Read an Excerpt
By Jane Yolen
OPEN ROAD INTEGRATED MEDIA Copyright © 1991 Jane Yolen
All rights reserved.
Thornmallow's real name was Henry. He was a small fellow, thin as a reed, with fair, unmanageable hair the color and shape of dandelion fluff. His eyes were a gooseberry green and hard to read. There was always a smudge or two on his nose as if the nose led him into trouble. But actually he was a quiet boy, shy and obedient to a fault.
He had never wanted to be a wizard.
As a youngster he'd fancied being a linewalker or a tree warden or a juggler, mostly outside work. But he'd outgrown each fancy in turn, as children often do, moving on to the next with hardly a backward glance.
One day, when he was eleven, he mentioned wizardry to his dear ma. He didn't mean it. Not really. It was just a passing thought.
She looked up from her butter churn and smiled.
"That's the job for you (Whomp!)," she said. "Steady work and (Whomp!) a good place in the world. That's the one." She gave one last Whomp! to the churn, got up from her stool, and with her kerchief wiped a smudge off Henry's nose. Then, stretching to get the knots out of her spine, she walked into the house to help him pack. She was never one for delay. She stuffed the bag with a change of shirts, a pair of woollies for the cold, a packet of rose petals for the sweetening, and hard journeycake for the road.
"That's the one!" she repeated with even more enthusiasm. "You had a great-uncle on your father's side — bless his soul — who took to wizardry." She hesitated, then shook her head. "Or was it card playing? Whatever."
"But what if I have no talent for it, Ma?" Henry had asked, somewhat sensibly and not a little nervous that she was packing him off so quickly.
"Talent don't matter," she'd answered, closing the bag. "I didn't know I had any talent for mothering until you came along. And look!" She gestured to him as if he were proof enough. "It only matters that you try."
Then she kissed him three times, once on each cheek for love and once on the forehead for wisdom, wiped his smudgy nose one last time, and closed the door behind him saying, "Don't forget to write."
Henry stared at his house for a long minute and bit his lower lip until tears came to his eyes. But he was a good boy and used to doing what he was told. So, wiping his eyes and leaving a brand-new smudge on the right side of his nose, he waved goodbye to his ma. Her smile shone out of the window at him like an off-center crescent moon. Then he turned. He could feel her smile warming his back and her kisses protecting his cheeks and face as he started on the road. Indeed, he didn't know if he had any talent for wizardry. Or for card playing. Whatever.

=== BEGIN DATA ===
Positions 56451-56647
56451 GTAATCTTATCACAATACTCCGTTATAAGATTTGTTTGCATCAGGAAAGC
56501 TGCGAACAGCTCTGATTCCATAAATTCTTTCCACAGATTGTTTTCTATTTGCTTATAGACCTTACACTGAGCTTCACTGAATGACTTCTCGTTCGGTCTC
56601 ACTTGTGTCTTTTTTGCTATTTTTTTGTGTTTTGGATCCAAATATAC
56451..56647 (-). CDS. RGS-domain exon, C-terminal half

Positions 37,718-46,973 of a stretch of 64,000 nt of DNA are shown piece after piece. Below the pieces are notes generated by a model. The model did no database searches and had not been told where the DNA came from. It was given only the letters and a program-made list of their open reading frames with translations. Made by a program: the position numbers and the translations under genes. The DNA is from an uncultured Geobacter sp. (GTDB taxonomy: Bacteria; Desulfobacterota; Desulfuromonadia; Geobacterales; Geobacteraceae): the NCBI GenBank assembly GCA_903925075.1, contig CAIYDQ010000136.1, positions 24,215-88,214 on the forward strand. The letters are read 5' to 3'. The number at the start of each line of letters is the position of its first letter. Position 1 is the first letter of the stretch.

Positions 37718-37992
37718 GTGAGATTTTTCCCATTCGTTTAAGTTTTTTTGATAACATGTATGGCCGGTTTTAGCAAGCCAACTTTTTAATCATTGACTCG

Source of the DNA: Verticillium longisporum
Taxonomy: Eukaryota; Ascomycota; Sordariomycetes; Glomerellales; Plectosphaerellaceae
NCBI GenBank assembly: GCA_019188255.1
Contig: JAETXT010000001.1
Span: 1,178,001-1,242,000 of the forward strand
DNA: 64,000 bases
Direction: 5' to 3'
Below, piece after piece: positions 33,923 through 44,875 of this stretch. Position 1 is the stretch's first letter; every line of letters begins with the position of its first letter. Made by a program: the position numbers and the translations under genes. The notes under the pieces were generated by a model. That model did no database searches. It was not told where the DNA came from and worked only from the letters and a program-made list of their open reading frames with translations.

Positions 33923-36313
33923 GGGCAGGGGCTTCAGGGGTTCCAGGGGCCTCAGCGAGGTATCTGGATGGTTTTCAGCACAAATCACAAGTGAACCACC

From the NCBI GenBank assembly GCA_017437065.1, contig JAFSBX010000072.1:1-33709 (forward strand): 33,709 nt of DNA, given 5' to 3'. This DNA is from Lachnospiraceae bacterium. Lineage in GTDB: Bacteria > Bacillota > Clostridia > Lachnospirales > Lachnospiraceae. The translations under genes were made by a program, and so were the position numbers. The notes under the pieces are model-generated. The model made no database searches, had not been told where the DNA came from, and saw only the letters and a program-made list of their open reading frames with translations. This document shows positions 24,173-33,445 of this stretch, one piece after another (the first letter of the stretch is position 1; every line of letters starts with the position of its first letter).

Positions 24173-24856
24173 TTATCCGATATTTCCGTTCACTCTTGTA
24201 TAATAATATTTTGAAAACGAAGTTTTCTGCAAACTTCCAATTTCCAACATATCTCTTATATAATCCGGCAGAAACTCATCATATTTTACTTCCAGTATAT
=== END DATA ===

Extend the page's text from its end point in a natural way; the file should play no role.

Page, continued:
But he certainly knew he could try.
The way to Wizard's Hall was no secret. It was just over the Far-Rise Hills, turn left until morning. Every child in Hallowdale knew that. There was even a jump-rope rhyme about it:
Tell me the place where wizards dwell,
Tell me each step and turning,
Over the mountains, under the hill,
Turn left and walk till morning.
That certainly didn't rhyme as well as it might, but it fit the tip-taps of a jump rope perfectly. And of course, there ahead of him were the Far-Rise Hills, a day's journey away.
Henry needed no map.
It was late fall, and the last of autumn's colors had faded to a steady rust carpet beneath bare trees. Short bursts of wind hissed and hooted and whistled down the valley, pushing Henry onward from Hallowdale as surely as his dear ma had pushed him out the door.
The walk to the foothills was easy — a smooth and gently turning path lined with trees. Henry dodged a scallywag and two highwaymen along the way, but that was just in case. He doubted they had any interest in his poor goods. The journeycake was crumbled, and the woollies were well worn. But still he hid behind the trees, for his dear ma had always cautioned, Better take care than need care.
He also spent an hour up one of the taller beeches when a family of wild boar rooted by. Henry was no hero. Being small and thin had practically guaranteed that Besides, he'd no practice in the art of being brave. To make up the time lost shivering amongst the leaves, he forwent both lunch and dinner until he was within sight of the hills.
"And isn't it a marvel," he whispered to himself as he chewed the crumbly cake, "just how good a dry meal can be. No wonder my dear ma always says, Hunger is a great seasoner."
At the mountain's foot was a sign to make the passage simpler still:
THIS WAY TO WIZARD'S HALL
it announced in bold lettering. There was also a gold-leafed arrow, picked a bit raw by passing villains, pointing to the left. And sure enough, the path continued right up the mountain's face, with little yellow ribands marking every fifth tree, just as a reminder.
Clearly no one could get lost along the way.
Henry walked all night long. His only companions were the owls who swooped silently above him, for the crickets and frogs were long gone to their early winterings. Henry was actually glad of the quiet.
In the morning both sun and moon shone together, and right below them Henry could make out the towers of Wizard's Hall, standing tall and jagged against the sky. He knew there would be gardens, rosebushes, and trees. Everyone knew magic made things grow. Like manure. But the towers reminded Henry of the teeth of a great beast, and suddenly he was quite sure he didn't want to study wizardry at all. He knew with certainty that he'd make a better farmer or fisherman or even a cook.
He tried to turn and go home.
But as if the road itself knew it was Henry's fate to go to Wizard's Hall, it wouldn't let him turn. No sooner did he lift one foot to go home than the other was stuck fast. He could only move forward toward the Hall, not back.
It was magic for sure — and he was part of it.